Charlie Wolf with Needham & Company said in a note to investors on Monday that he believes Apple should introduce an inexpensive iPhone model to address developing markets. But he doesn't think that will happen anytime soon.
Wolf believes Apple could have addressed prepaid markets by keeping the iPhone 3GS available at a lower price. Previously, the smartphone first released in 2009 was available for free with a two-year contract, but the iPhone 3GS was replaced by the iPhone 4 last month.
In the predominantly prepaid markets of developing countries, unlocked phones can start at prices as low as $150. Because prepaid markets are now growing faster than traditional postpaid markets like the U.S., Wolf said it's an "open question" whether the iPhone can continue to gain market share.
Earlier this year, China surpassed the U.S. and became the largest smartphone market in the world. Because China and other developing markets are predominantly prepaid, Wolf believes Apple has "little choice but to target prepaid markets in emerging regions."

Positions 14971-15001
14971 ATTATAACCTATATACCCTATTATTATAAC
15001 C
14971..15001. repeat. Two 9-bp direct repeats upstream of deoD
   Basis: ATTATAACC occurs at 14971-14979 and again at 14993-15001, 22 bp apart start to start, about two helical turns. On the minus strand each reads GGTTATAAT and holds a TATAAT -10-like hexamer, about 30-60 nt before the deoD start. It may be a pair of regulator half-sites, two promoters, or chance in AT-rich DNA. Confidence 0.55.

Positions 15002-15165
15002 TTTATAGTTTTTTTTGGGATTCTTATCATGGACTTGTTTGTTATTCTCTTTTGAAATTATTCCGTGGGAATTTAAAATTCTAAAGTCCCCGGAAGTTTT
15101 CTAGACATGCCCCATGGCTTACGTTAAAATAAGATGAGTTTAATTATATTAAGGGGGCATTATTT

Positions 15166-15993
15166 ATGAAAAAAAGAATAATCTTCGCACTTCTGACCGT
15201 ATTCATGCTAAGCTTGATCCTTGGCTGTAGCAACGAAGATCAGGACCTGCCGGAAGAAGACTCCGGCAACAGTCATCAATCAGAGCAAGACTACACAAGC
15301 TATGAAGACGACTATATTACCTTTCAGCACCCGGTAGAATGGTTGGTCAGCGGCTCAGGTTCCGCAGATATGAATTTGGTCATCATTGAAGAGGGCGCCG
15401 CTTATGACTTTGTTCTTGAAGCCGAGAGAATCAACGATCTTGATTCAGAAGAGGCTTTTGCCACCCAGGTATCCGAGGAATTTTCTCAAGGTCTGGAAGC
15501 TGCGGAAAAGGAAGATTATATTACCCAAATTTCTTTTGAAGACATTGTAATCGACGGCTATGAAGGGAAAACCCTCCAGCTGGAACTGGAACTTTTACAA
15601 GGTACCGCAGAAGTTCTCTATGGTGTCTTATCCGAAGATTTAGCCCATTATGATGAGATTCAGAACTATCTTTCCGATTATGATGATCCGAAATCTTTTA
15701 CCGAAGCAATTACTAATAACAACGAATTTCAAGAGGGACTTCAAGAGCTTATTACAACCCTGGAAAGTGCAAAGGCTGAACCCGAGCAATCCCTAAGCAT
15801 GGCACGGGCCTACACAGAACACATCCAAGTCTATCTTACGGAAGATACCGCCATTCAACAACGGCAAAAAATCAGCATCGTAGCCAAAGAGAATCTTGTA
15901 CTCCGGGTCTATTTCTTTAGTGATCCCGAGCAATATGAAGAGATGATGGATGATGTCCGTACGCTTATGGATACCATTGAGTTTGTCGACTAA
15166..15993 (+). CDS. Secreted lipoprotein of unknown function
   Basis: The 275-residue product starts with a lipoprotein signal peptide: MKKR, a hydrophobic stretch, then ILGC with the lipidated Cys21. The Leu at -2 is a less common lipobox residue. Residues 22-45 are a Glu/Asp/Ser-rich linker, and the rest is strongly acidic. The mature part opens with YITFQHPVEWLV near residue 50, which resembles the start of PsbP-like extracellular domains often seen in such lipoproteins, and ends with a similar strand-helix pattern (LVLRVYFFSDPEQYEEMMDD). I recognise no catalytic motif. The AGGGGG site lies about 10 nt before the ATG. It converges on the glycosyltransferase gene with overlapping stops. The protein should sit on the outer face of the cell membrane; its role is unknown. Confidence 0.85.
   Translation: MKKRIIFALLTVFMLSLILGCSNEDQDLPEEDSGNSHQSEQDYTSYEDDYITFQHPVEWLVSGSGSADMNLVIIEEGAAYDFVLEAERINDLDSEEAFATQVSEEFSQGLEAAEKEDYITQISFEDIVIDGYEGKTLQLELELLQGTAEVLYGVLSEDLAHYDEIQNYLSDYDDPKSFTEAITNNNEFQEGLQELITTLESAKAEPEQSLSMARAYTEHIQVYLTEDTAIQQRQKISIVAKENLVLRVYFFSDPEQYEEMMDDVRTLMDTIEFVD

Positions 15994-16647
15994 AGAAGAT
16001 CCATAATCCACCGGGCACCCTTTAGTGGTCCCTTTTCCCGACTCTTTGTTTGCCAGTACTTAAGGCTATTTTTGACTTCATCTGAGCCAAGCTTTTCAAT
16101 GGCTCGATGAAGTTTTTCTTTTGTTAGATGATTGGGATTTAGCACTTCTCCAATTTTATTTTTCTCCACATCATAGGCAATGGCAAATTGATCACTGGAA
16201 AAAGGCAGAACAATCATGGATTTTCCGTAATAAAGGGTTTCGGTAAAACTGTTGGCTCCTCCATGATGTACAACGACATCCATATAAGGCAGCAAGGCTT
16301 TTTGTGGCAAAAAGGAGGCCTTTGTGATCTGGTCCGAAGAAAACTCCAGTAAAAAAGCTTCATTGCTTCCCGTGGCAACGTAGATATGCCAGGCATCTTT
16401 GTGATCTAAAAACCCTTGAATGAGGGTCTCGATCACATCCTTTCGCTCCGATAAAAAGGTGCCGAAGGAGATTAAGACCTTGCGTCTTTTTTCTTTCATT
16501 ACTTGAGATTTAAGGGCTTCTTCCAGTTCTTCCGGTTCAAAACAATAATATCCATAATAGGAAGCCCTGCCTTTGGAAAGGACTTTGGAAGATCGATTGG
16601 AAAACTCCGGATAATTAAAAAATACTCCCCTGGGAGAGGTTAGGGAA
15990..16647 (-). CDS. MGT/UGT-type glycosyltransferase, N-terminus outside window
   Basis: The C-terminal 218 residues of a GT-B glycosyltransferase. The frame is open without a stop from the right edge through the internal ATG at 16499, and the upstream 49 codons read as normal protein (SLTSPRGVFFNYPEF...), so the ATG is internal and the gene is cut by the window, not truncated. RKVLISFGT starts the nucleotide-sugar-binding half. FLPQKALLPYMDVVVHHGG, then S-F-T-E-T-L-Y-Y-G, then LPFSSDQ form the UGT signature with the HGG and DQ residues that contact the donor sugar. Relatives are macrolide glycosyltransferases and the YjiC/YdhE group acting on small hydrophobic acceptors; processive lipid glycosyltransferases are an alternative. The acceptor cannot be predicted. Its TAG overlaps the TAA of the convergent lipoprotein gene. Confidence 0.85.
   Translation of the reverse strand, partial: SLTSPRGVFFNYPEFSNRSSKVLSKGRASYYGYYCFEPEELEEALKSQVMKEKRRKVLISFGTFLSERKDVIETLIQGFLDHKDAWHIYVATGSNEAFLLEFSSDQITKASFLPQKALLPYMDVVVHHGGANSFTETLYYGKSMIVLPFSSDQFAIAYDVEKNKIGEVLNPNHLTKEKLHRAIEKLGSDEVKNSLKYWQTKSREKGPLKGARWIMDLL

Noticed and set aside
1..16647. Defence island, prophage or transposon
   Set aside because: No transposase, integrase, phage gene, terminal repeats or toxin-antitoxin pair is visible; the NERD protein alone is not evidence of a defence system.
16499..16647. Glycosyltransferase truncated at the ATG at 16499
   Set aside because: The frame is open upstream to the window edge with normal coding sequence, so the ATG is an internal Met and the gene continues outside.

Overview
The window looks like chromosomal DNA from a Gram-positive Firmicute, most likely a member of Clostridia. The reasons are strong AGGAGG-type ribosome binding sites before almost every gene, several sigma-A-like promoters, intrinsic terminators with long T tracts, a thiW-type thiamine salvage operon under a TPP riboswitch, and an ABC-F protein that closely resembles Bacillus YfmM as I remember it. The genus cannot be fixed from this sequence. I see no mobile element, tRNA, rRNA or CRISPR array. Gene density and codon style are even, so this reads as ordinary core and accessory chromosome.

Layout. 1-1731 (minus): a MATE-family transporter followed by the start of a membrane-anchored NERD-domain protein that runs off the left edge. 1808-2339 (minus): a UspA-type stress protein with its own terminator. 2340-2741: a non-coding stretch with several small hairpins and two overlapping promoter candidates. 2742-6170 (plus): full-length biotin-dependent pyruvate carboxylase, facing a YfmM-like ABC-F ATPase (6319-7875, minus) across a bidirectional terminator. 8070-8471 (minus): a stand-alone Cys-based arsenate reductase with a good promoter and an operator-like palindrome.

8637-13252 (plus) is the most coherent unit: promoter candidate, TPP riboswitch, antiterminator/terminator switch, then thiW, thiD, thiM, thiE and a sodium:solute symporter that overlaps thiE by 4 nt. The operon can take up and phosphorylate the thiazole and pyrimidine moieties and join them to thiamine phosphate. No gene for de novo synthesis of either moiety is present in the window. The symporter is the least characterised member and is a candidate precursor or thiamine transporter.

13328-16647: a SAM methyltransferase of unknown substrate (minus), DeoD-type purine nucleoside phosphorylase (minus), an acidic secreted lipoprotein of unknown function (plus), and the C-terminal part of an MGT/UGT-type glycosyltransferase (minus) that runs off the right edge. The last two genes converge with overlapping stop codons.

Under a prepaid plan, the unsubsidized price of the iPhone 4, first released in 2010, is $450. At that price point, Wolf believes it will be difficult for Apple to gain considerable traction.
However, for the time being Apple can still increase its market share through greater carrier penetration, Wolf said. The biggest target is China Mobile, the largest carrier in the world with 688 million subscribers.
Apple has yet to ink a deal with China Mobile because the carrier's proprietary 3G network is not compatible with the iPhone. But China Mobile is in the process of building out a 4G LTE network that should be compatible with the 4G standard, which has led Wolf to believe "it's only a matter of time" before the iPhone debuts with China Mobile.